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How do you preserve garlic?

How do you preserve garlic like the jars of whole and minced garlic found at the local grocery store?
• Do you dehydrate it and store it with silica gel?
• Do you peel it and store it in the freezer?
• Do you pickle it in vinegar and salt using a boiling water canner?
• Do you make refrigerator garlic pickles?
• Can you safely store garlic in oil?

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  1. Storing raw garlic in olive oil can lead to botulism . . . so at least I know that one's out!

    You could certainly mince a big batch of garlic, measure teaspoons of it onto a cookie sheet lined w/parchment or plastic wrap, freeze it, then put the frozen teaspoons of garlic into a freezer bag for later use.

    1. You can preserve it with vinegar and salt, like pickles. We received a jar of canned garlic from my aunt last year. It was a little 4 oz. jar packed full of cloves. I left it on the shelf for a few months, a bit wary of it. Was desperate for garlic for a recipe and was out of all other forms, so finally cracked it open. The vinegar flavor was fairly mild, definitely not strong enough to overpower the garlic. The texture of the garlic was still fairly crunchy. It worked great for cooking. There are a few cloves left in the jar in my fridge, and they still look and smell fine, even after a month (okay two months) :) So it's doable, just don't know what proportions you would use.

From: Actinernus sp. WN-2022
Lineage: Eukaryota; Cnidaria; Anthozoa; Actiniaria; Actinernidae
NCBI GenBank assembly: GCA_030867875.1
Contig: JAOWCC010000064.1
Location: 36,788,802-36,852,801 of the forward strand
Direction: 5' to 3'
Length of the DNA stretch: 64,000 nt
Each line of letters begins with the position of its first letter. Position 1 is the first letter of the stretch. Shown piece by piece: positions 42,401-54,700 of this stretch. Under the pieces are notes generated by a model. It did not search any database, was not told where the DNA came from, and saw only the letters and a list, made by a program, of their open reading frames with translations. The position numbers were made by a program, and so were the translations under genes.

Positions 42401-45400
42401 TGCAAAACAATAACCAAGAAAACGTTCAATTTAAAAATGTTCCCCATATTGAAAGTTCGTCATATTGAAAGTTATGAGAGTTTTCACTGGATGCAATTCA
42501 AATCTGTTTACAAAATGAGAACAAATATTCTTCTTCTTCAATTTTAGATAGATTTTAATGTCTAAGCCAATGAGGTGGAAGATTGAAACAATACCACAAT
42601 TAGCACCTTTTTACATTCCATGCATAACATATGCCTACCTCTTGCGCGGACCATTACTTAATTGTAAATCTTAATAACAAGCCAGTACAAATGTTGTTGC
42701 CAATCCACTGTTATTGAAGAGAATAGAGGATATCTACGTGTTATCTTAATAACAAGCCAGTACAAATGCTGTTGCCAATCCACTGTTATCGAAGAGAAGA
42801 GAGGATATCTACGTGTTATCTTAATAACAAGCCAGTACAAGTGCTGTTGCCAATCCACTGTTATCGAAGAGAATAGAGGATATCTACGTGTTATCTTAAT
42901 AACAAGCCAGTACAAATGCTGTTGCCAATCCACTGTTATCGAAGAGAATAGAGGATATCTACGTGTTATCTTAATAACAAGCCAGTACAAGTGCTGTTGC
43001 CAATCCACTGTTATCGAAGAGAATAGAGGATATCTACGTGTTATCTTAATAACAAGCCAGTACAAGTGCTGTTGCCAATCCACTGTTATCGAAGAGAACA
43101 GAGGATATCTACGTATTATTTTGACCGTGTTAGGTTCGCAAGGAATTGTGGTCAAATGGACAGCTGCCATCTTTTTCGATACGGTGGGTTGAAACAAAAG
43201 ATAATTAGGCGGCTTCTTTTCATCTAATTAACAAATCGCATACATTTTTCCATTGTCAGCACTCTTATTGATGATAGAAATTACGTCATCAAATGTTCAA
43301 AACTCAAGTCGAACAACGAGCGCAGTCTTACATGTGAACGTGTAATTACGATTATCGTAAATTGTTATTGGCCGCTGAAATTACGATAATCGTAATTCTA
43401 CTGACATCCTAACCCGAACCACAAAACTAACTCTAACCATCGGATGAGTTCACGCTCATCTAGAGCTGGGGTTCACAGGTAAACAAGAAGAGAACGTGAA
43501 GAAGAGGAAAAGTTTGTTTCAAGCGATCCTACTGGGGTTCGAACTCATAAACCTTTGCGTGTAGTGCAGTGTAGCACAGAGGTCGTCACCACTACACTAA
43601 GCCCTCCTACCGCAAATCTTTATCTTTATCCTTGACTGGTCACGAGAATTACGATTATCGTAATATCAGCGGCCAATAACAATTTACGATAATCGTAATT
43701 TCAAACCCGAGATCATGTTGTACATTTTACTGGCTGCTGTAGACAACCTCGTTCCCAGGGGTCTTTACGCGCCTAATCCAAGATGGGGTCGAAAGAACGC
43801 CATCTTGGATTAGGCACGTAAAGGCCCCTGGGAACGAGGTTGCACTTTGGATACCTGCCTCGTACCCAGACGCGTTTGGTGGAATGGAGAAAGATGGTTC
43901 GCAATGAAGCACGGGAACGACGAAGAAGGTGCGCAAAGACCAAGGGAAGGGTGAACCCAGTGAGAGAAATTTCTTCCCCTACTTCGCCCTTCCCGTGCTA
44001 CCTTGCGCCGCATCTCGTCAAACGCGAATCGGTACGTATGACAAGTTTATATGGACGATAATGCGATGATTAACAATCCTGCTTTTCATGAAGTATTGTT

1. Why would you want to preserve garlic? It's cheap, small, stores well. I guess I don't understand.

        7 Replies
        1. re: c oliver

          I can think of one reason -- pickled garlic is delicious! I've never made it myself, but have bought jars of it in Gilroy. Garlic loses a lot of its astringency after pickling, so you can eat the still crunchy cloves straight from the jar . . . They'd probably be killer in martinis and bloody marys too!

          1. re: operagirl

            Ah, I reread OP and realize it's a two-parter. Storage AND pickling. I understand pickling. Didn't understand just the storage part. Thanks for pointing that out.

            1. re: operagirl

              wow! how freaking interesting --- garlic martinis and in bloody marys!! I like how you think operagirl!

              1. re: smilingal

                Haha, thanks! A martini sounds real good right about now!

            2. re: c oliver

              You would want to preserve garlic if you had just cropped 20 bulbs of the stuff and didn't want to have to give most of it away before it started to shoot!!

              1. re: paulypooh